The Civil Court today rejected a case filed on behalf of a civil servant challenging the legality of controversial Rf20,000-a-month committee allowances for MPs.
A group of concerned civil servants filed the case on behalf of Maah Jabeen, Seenu Maradhoo Fenzeemaage, arguing that releasing funds for committee allowance without reimbursing civil servants for amounts deducted from their 2010 salaries violated constitutional provisions on fairness and equal treatment.
On 26 September, the civil court issued an injunction prohibiting the Finance Ministry from releasing funds to parliament until the court delivered a judgment on the case.
In October 2009 – almost a year into the new administration – unpopular pay cuts of up to 15 percent for civil servants were enforced as part of austerity measures to alleviate the country’s ballooning budget deficit.
The austerity measures were met with a severe political backlash. In December 2009, the opposition-controlled parliament added Rf800 million (US$62 million) to the 2010 state budget, including the restoration of civil servant salaries to previous levels.
In January 2010, however, the Ministry of Finance and Treasury refused to restore the salaries after just three months of the cost-cutting measure.
After weeks of legal wrangling with the parliament-appointed Civil Service Commission (CSC), the ministry accused the independent commission of hiding “a political agenda”, and in February 2010 filed a case with the police asking them to investigate it on suspicion of trying to topple the government “and plunge the Maldives into chaos.”
At the height of the dispute in early 2010, permanent secretaries at ministries were ordered to submit different wage sheets by both the Finance Ministry and the CSC.
In April 2010, the Civil Court ruled that Finance Ministry did not have the legal authority to overrule the CSC. Although the government contested the ruling and refused to restore salaries to previous levels, the High Court upheld the lower court ruling in May this year.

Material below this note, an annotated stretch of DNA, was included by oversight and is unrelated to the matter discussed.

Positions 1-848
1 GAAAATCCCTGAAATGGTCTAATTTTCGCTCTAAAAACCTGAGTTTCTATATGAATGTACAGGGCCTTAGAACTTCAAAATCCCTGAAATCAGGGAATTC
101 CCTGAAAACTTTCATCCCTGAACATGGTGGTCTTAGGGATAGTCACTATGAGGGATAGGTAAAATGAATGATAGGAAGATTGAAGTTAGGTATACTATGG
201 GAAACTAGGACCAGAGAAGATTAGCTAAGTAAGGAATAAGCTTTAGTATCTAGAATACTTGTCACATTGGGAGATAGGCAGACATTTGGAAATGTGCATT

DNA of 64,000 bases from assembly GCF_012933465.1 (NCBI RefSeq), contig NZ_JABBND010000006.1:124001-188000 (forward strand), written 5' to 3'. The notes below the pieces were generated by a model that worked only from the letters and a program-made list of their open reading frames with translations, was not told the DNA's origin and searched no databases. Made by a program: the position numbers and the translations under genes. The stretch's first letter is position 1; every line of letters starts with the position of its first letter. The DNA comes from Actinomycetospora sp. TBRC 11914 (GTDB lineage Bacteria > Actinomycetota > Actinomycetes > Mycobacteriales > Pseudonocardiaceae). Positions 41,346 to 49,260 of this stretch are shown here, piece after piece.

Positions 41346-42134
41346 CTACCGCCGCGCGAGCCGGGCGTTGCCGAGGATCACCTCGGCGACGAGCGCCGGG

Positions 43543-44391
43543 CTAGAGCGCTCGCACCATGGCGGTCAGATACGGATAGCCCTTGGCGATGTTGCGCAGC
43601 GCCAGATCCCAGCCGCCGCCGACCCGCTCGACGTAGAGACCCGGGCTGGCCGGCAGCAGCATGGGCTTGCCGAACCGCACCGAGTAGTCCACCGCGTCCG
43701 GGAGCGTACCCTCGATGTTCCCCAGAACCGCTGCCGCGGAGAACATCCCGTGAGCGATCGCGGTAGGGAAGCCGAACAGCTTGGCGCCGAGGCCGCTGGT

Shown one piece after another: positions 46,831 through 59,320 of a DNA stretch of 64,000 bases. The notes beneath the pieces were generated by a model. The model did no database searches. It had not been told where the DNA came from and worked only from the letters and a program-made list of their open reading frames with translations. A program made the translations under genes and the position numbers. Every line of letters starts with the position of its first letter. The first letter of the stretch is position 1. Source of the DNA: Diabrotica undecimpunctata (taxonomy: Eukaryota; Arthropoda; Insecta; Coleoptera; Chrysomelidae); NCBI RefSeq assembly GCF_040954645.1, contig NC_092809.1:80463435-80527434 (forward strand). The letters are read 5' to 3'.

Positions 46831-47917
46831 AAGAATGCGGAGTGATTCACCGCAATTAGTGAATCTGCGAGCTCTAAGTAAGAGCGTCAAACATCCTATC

Meanwhile in the verdict issued today, the Civil Court noted that the state had appealed the High Court ruling at the Supreme Court, which has since agreed to hear the case.
The court ruled that there were no legal grounds to order the Finance Ministry not to release the funds to parliament as the two budget items in question were “not in the same state or condition.”
After parliament’s Public Accounts Committee decided to issue the committee allowance as a lump sum of Rf140,000 as back pay for January through June, a loose association of concerned citizens launched a campaign noting that the state had a staggering fiscal deficit of Rf1.3 billion (US$85 million) as of the first week of September.
Neither lawyer from the civic action campaign was available for comment today.
Some sources have meanwhile criticised the MPs for comparing their salaries and privileges to those of United States congressmen.
“You can’t do that, the two countries are too different,” said No MP Allowance Media Coordinator Hamza Khaleel.
“The salary difference between the highest-paid civil servant and a congressman in the US is 175%, while in the Maldives it’s 365%,” Khaleel pointed out. “Our MPs get as much as MPs in Sweden, but our GDP is nowhere near Sweden’s.”
NGOs have retreated from the issue in recent weeks, but No MP Allowance, a group of concerned citizens which operates primarily through social media outlet Facebook and has almost 3000 members, has been networking to protest the allowance since February. Khaleel said the group is the “single largest civil movement for this issue.”
“You can see that our Facebook page is very active. All of the members might not show up to protest but they are writing letters and suggesting ideas, so you can see that they are involved,” said Khaleel.
Khaleel noted that MP opposition and negative media have deterred the group from publicising its plans, but he said media coverage lately had improved.
Upon hearing of the court’s verdict today, Khaleel said No MP Allowance’s campaign did not depend on a court ruling but on the constituents’ opinions.
“If you ask the MP’s constituents, they will say that the MPs aren’t doing as much as they could have. Very few MPs have taken up issues that are community-focused,” he said.
“Our main focus is still to get constituents to write to their MPs asking them not to take the allowance. We have drafted sample letters that we are distributing for signatures, and will collect and deliver to the MPs. We represent the constituents, if they are not satisfied then we still have work to do,” Khaleel said.